Moscow

Sari Eriksson

Sari Eriksson started working at Finland’s Embassy in Moscow in early September 2019. In her earlier job as a researcher, her work involved studying the changes in Russian higher education and science policy. Eriksson has lived and worked abroad for the past ten years (Uzbekistan, Poland and Russia), giving her deeper insight into the kind of Finnish knowledge and expertise that are of interest around the world. In late December 2019, Eriksson completed her doctoral thesis on post-socialist higher education for the University of Helsinki. An enthusiastic member of Team Finland Knowledge, she is tasked with sharing Finnish knowledge and expertise with Russia.

Russia – investing in higher education and competitiveness

Russia, a big neighbouring country for Finland, boasts a very comprehensive and versatile higher education system. There are currently 766 higher education institutions in Russia, comprising sectoral mass universities, regional flagship universities and national research universities. In addition, Moscow State University (in 87th position in the Shanghai Ranking) and St Petersburg State University, are two top notch national universities that have a special status.

A strong education system was built during the Soviet era, and the legacy is still reflected in a high level of scientific, medical, space and aviation research. Russia recognises that higher education and science are instrumental for developing modern society. To this end, Russia intends to invest in national science and training programmes to develop higher education and allocate resources in education and science to improve competitiveness. The main objectives of Russia’s national science programme is to raise Russia into the top five countries in research and development, to ensure that scientific jobs remain attractive and to increase funding for domestic research and development. The programme is based on concerns about the brain drain and lack of innovation.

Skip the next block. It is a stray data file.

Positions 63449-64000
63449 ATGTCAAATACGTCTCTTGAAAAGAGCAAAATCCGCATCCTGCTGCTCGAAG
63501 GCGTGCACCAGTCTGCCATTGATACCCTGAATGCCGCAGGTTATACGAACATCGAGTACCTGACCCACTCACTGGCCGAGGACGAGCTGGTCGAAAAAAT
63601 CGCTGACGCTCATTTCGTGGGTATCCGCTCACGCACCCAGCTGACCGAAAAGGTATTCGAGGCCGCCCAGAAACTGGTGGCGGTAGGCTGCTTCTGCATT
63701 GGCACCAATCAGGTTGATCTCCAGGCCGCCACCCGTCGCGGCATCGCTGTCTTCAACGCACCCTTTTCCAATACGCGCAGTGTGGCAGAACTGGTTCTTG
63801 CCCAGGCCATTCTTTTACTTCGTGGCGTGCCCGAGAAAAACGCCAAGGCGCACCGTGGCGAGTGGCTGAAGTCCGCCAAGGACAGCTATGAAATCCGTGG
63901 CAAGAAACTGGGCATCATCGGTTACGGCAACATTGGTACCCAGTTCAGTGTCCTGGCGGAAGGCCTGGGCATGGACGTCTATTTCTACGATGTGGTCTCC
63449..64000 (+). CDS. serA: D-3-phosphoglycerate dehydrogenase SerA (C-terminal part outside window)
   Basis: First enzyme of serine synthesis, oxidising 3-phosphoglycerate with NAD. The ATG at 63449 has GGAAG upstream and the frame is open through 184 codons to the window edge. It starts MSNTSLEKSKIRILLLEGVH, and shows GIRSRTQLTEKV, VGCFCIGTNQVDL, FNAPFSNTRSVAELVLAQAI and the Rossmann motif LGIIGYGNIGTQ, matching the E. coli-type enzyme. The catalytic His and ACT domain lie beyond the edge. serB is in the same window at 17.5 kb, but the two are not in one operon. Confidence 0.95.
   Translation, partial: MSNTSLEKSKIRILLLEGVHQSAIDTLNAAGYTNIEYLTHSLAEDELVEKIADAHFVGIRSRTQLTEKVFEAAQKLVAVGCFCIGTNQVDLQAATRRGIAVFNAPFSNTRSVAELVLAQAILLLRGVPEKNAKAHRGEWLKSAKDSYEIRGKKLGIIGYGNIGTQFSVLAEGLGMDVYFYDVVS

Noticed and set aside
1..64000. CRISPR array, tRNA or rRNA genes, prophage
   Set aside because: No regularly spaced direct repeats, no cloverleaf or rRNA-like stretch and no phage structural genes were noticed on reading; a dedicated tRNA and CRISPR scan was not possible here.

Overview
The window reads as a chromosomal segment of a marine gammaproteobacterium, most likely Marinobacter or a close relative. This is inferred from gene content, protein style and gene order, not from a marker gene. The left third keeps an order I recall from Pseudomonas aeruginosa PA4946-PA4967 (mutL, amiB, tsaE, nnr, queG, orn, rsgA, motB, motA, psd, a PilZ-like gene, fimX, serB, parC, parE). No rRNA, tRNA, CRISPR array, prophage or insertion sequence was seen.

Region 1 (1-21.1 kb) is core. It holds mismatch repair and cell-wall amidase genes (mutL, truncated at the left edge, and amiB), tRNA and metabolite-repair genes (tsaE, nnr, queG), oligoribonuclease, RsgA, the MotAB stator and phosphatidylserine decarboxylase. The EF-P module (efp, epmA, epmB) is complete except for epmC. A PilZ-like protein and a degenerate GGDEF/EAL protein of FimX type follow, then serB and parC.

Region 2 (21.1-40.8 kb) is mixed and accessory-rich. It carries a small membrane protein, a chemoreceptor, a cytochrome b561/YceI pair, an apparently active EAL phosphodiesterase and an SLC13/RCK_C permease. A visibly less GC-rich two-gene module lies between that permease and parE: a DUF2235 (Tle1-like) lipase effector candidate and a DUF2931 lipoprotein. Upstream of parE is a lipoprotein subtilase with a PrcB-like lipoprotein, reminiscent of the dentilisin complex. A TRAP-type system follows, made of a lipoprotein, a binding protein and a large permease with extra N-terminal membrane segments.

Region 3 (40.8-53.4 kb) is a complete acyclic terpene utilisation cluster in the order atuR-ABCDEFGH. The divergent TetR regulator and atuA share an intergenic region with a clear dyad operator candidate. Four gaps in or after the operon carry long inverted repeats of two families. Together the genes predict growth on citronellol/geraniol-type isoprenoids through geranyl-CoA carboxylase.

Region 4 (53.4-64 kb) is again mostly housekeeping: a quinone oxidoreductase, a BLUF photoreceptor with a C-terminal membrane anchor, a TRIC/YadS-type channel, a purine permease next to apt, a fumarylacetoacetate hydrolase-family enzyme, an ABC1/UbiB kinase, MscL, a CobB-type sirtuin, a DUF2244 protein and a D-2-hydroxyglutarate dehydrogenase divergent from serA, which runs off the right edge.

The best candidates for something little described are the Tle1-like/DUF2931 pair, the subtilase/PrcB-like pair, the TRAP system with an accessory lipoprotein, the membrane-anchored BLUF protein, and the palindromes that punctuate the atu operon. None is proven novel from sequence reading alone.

Russian higher education institutions recognise that international cooperation is important for achieving their own goals. To this end, the Ministry of Science and Higher Education of Russia has set a target of doubling the number of foreign students by 2024. With this in mind, Russia is intent on modernising its higher education by investing in infrastructure.

 

Finland and Russia – cooperation and partnership

Finland and Russia have very close relations. A study commissioned by the Ministry for Foreign Affairs shows that as many as 71% of Russian respondents said they have a positive attitude towards Finland. Traditionally, Russia has been an important trading partner for Finland and that is still the case.

Russia values Finnish education, knowledge and expertise. Over 63% of the Russian population holds a degree in higher education (OECD, Education at a Glance 2019). Russian students have formed one of the largest groups of foreign students in Finnish higher education institutions over a number of years already, and Finnish higher education institutions and scientific research institutes hold Russian postgraduate students in high regard. Moreover, Finnish researchers work closely with their Russian counterparts, especially in the field of natural sciences.

Finland possesses special expertise in how to develop the work of teachers, in how to plan education and in how to reorganise learning environments. All these areas of expertise are of interest in Russia. Russia is interested in hearing what Finland has to say, and Finnish knowledge and expertise are widely appreciated in other reform areas too. For example, Russia is interested in Finnish expertise in waste management, as Finland has not only technological expertise but also knowhow in the construction of comprehensive solutions and value chains. A more active role of Finnish higher education institutions as providers of environmental education and as trainers in specialised areas in waste management would help Finnish companies in reaching their export targets in Russia while also opening up new opportunities for sharing Finnish and educational services.

Moscow (Russia)

Sari Eriksson, Senior Specialist 
Ministry for Foreign Affairs, Edustustot, Moskovan-suurlähetystö (MOS), Taloussuhteiden yksikkö